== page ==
Fear of Remote Collar Dog Training: Fear of the Unknown
Guest post by Michael Burkey, Michigan Dog Trainer
Its often said that people are afraid of the unknown, things they do not understand or things they cannot control. For one who has an inquisitive mind though, this concept can be hard to understand.
Bear with me for comical side note, I loved to watch David Letterman’s skits where he played a character on the street of New York called “Mr. Curious.” He would stop people on the street and ask them seemingly stupid questions.
On second thought, they were very stupid questions that no one would normally ask someone, hence the comedy of it. When they would quietly ask in response, huh? he would explain that he was “Mr. Curious.” The expressions on their faces were of disbelief and well….hilarious. This is not to suggest that I ask stupid questions but I do love humor and am very curious about a lot of subjects. So you can call me “Mr. Curious” in a more serious nature.
Hence, when I first started using electronic dog training collars (or as some others improperly refer to the modern day collars as “shock collars”), I was very curious if they could be used in a manner to teach and reinforce behaviors at a low level stimulation rather than as a punishment tool at a high level as they were commonly used in the old days.
For many years, I had been a predominately positive reinforcement type of dog trainer who always looked for different ways to train a dog that did not include corrections. In fact, my working dog colleagues, who used heavy handed leash corrections along with praise/ball rewards, often teased me that I had a dolphin as a partner instead of a dog. I considered this a compliment even though it wasn’t meant as one; as my dogs were extremely proficient in their Police K-9 duties.
When training a dog for reliability, fair corrections are appropriate if a dog doesn’t perform an exercise that the dog had already learned and understood.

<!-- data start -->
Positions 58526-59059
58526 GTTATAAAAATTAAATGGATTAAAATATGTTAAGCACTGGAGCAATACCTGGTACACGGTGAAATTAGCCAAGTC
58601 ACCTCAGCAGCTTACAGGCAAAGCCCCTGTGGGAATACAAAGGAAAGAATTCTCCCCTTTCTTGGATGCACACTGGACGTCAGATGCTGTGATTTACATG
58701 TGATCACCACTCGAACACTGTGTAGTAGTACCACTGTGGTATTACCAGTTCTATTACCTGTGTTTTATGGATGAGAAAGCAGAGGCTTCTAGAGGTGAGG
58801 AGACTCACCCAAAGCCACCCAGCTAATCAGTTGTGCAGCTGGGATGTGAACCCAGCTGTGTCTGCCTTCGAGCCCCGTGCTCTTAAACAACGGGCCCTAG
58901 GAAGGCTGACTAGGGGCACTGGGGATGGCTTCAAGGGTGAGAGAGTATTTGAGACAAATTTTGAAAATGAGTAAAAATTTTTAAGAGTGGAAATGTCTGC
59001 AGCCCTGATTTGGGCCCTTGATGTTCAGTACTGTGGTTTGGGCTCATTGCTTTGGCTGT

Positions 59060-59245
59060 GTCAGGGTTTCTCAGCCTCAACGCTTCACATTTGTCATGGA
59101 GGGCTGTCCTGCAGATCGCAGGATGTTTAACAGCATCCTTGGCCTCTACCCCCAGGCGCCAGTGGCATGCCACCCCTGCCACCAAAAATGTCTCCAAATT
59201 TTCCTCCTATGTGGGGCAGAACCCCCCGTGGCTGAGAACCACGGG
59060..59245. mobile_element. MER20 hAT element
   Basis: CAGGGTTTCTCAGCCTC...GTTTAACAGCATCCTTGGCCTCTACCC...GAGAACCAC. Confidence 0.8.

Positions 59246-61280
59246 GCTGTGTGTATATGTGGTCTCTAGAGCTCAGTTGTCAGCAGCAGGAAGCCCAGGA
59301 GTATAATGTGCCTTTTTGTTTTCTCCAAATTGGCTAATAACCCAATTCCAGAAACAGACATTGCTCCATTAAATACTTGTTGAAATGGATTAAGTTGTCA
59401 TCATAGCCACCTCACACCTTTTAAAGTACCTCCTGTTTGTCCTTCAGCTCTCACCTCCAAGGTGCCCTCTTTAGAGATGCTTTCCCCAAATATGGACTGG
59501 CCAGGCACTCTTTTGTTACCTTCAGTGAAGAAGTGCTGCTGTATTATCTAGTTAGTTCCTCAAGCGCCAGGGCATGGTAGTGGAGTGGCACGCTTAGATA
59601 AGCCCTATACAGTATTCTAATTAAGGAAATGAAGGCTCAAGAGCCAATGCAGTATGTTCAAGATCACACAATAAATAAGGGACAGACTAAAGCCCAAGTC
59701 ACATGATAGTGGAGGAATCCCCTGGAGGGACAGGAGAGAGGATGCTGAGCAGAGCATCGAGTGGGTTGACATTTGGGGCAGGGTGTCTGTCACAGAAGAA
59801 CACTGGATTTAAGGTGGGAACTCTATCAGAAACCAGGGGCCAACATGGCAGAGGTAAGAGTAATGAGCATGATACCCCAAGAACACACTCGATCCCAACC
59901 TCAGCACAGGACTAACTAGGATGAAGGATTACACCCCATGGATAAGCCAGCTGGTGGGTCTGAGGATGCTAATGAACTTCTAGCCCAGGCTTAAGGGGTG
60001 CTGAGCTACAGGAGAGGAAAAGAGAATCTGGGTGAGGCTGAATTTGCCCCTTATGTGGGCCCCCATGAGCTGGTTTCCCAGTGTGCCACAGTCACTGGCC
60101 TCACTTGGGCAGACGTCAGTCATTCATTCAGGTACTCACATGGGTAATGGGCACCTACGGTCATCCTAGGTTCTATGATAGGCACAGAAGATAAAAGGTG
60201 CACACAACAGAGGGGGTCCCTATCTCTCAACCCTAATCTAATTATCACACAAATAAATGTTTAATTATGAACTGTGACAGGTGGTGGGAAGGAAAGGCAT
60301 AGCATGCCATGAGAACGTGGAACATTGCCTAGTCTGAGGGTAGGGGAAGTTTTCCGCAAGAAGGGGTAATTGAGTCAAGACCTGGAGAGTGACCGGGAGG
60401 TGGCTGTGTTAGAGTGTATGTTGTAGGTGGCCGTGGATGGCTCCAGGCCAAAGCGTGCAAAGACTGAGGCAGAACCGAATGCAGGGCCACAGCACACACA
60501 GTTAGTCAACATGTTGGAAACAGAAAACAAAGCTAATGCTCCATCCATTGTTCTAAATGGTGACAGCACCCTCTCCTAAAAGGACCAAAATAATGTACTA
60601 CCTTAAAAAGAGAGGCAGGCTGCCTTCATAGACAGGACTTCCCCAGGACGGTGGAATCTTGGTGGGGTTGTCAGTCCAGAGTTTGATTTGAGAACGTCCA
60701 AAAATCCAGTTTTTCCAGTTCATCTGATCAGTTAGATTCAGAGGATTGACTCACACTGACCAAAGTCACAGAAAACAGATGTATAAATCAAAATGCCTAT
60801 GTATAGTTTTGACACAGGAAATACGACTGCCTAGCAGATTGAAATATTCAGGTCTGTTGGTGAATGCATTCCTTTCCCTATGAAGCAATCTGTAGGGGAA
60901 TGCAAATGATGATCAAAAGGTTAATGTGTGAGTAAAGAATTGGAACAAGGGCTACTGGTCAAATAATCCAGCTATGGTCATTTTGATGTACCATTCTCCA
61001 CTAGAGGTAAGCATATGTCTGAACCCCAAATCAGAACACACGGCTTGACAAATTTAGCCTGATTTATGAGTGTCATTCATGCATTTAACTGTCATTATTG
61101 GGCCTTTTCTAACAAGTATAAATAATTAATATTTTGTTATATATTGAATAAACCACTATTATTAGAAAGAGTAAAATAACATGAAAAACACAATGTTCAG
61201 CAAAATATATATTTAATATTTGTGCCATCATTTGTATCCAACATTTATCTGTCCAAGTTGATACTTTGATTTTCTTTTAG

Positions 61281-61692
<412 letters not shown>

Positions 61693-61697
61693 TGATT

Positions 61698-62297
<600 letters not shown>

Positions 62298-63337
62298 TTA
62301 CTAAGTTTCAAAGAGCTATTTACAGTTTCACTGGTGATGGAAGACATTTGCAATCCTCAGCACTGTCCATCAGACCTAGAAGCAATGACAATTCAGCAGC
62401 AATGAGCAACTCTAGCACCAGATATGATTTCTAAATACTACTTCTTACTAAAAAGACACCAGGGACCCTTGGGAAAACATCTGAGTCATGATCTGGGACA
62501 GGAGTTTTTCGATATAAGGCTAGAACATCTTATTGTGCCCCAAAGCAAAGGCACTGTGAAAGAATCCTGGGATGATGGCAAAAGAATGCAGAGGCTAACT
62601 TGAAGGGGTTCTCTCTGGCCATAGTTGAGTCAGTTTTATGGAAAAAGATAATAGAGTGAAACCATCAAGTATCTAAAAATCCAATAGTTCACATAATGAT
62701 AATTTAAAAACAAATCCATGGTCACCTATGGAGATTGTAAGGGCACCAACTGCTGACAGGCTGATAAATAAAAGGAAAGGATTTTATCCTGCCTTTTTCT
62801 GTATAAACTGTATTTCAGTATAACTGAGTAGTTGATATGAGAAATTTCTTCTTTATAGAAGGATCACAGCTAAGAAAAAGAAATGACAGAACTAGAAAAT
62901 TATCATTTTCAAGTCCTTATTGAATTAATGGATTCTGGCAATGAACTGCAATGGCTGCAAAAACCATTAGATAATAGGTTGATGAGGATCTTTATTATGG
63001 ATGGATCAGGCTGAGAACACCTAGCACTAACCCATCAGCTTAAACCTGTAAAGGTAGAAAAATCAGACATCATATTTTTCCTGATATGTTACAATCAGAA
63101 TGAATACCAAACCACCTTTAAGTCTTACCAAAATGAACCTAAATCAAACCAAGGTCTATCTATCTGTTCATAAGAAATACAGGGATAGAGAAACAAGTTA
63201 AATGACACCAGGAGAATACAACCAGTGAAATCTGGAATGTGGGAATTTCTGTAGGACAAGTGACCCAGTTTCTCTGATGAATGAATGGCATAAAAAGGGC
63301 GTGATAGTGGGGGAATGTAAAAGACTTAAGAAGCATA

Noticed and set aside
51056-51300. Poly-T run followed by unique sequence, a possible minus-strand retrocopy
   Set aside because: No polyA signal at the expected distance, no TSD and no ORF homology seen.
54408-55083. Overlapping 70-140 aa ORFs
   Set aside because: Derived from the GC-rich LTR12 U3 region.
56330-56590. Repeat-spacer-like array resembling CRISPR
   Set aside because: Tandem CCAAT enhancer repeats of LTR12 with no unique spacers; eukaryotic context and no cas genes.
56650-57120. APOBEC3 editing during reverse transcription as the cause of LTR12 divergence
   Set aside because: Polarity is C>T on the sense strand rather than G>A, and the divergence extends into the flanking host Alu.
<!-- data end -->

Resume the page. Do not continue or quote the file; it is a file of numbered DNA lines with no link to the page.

For example, it is not acceptable for a dog who has been taught to come on command to choose not to come when called because there is a higher distracting stimulus such as a rabbit, deer, a running child to chase or a speeding car.
One can proof their dog against many distractions but no dog is 100% reliable and as we use to say in K-9 training, why did the dog do it?, because “he is a dog.” And, a dog who is a sentient being has free will. Therefore, as much as you try to proof your dog against distractions, sometimes the distraction may be too great or not planned for and a fair correction can get your dog back on track or in some cases save his or her life.
However, I was looking for a way to deliver a fair and humane correction that would teach my dogs don’t do this (after he had been throughly taught what to do instead) that would not harm his psyche or our relationship. Heavy handed leash corrections were not in my belief system.
Thus, I started utilizing electronic dog training collars set at a low level that would get my dogs’ attention but not cause them pain. The amount of stimulation used would only be enough to get my dogs’ attention, no more and no less. Therefore, just like with any other training tool it would never be used out of anger to punish my dogs. Along with treat and ball rewards it would present a clear picture to them without damaging our relationship.
Remember, I said to call me Mr. Curious? I came to this belief system by questioning and learning from world known remote collar experts. My early influence came from retired Police K-9 Officer Lou Castle of California. He was a pioneer in modern remote collar training for police and search and rescue dogs.
Later, I met Robin MacFarlane of That’s My Dog! of Dubuque, Iowa by accident really but life changing just the same. Originally, another remote collar trainer was scheduled to speak at a seminar in Michigan. I signed up to attend his workshop not because I agreed with his methods, as he had a reputation as being too harsh on the dogs but because he ran a very successful business and I wanted to see first-hand what I agreed and disagreed with regarding his methods. Again, call me Mr. Curious.
To my pleasant surprise, the original trainer backed out of the speaking engagement and Robin took up the assignment. I was and continue to be very impressed with her knowledge of dog behavior, the proper way to use remote collars as communication tools, and how to best teach students. She is not only an excellent dog trainer but truly also a life educator and coach.